Family and Fertility in Puerto Rico: A Study of the Lower Income Group

By J. Mayone Stycos | Go to book overview

X
Summary and Recommendations

While possessing a number of Old World characteristics, in the past half century Puerto Rico has changed from a largely static agricultural society to a more industrialized one of rapid change; from the undeveloped to the developing kind of economy described in Chapter I. As late as 1920, more than six out of every ten workers were engaged in agriculture; in 1952, less than four of every ten were so employed.1 The proportion living in cities has risen from 23 percent in 1910 to 40 percent in 1950. Emigration, which amounted to only 4,000 per year until 1945, has risen steadily since the war and has exceeded 50,000 per year since 1951.2 Literacy, only 33 percent in 1910, rose to 76 percent in 1950. Conditions for social mobility have become increasingly favorable as Puerto Rico has moved from the traditional toward the more secular type of society.

The birth rate of the Commonwealth, on the other hand, has shown only slight and recent tendencies toward decline. This fact, in the light of the island's low death rate, has produced great problems in the way of population increase. The present work has been concerned with providing some of the explanations of the Commonwealth's high fertility.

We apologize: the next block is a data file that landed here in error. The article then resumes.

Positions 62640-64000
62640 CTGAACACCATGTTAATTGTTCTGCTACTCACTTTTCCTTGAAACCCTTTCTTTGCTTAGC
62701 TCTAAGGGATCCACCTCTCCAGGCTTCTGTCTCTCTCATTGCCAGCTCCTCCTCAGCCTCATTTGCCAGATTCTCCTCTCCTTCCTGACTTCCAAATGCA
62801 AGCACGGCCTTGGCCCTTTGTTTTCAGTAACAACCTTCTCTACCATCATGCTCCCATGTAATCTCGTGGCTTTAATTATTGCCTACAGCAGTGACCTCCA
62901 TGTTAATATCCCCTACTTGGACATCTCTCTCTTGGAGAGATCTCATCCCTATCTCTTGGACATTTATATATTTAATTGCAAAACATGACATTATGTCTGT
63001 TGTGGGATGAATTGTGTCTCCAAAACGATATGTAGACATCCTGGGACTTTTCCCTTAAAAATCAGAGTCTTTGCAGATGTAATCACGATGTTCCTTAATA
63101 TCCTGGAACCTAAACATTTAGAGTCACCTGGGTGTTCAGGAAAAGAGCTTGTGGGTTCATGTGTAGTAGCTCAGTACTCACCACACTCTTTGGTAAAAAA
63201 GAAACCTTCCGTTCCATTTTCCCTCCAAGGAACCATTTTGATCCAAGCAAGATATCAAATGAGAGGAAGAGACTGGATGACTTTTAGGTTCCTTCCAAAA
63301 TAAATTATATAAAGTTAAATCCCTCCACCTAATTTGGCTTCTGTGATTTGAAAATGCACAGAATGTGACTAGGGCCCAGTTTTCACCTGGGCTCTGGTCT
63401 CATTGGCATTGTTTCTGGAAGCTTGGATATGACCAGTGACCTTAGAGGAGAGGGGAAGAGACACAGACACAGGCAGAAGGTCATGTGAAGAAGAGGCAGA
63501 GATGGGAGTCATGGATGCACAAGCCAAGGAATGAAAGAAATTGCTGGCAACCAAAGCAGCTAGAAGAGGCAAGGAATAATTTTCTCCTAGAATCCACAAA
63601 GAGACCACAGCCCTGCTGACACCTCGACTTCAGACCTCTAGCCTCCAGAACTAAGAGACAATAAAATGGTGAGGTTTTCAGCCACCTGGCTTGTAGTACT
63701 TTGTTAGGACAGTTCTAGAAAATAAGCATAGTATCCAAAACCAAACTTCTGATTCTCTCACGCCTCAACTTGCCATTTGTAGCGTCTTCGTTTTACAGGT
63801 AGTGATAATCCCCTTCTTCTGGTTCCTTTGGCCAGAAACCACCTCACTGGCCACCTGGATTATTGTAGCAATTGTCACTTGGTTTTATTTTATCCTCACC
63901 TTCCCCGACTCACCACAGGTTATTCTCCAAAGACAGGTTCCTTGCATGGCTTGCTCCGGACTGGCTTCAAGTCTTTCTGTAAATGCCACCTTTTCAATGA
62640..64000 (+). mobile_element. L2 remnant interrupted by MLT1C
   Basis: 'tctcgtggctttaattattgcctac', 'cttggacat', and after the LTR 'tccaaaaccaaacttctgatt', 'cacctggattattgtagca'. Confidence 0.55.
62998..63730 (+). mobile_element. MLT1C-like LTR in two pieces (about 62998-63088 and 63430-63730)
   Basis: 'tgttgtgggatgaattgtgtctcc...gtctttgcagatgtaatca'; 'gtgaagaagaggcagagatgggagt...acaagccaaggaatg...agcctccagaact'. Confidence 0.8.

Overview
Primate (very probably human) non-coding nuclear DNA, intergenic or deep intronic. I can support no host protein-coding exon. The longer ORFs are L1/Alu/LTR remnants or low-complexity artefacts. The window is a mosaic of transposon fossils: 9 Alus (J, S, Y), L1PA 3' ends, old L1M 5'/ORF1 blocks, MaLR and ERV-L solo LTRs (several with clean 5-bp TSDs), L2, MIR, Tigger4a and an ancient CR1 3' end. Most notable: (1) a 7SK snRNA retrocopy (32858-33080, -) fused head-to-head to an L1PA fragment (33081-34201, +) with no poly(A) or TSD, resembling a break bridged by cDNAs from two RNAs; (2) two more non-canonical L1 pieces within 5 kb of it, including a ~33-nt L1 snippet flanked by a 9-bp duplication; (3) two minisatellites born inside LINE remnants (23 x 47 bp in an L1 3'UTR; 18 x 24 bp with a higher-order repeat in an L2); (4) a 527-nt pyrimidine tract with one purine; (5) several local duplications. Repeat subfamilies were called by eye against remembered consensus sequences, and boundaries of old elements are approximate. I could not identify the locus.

In Chapter I we suggested that the birth rate in any culture is affected by the prevalence of checks on sexual relations and conception or birth. In Puerto Rico, checks on coital frequency are not of special significance. Chaperonage and the tabus on premarital intercourse for women are insurance against conception before

____________________
1
A. Jaffe and L. de Ortiz, "The Human Resource-Puerto Rico's Working Force," mimeographed, San Juan, 1953.
2
C. Senior, "Migration and Puerto Rico's Population Problem," Annals of the American Academy of Political and Social Sciences, Vol. 285, Jan 1953.

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Family and Fertility in Puerto Rico: A Study of the Lower Income Group
Table of contents

Table of contents

  • Title Page iii
  • Acknowledgments ix
  • Contents xi
  • Tables xiii
  • Figures xvii
  • I- Introduction 3
  • II- Differential Status Ideologies of the Sexes 29
  • III- Child-Rearing Practices 37
  • Conclusions 58
  • IV- Courtship 60
  • Conclusions 85
  • V- Early Marriage and Consensual Union 87
  • Conclusions 120
  • VI- Marital Relations 122
  • VII- Attitudes toward Fertility- The Fertility Belief System 158
  • Summary 180
  • VIII- Attitudes toward Birth Control 182
  • IX- The Dynamics of Birth-Control Use 217
  • X- Summary and Recommendations 242
  • Concluding Remarks 254
  • Appendix A- Methodology 256
  • Appendix B- Respondent Characteristics 293
  • Appendix C- The Construction of Indices 297
  • Appendix D- Interview Forms 300
  • Appendix E- Categories for File Index of Selected Quotations 315
  • List of Works Cited 316
  • Index 323
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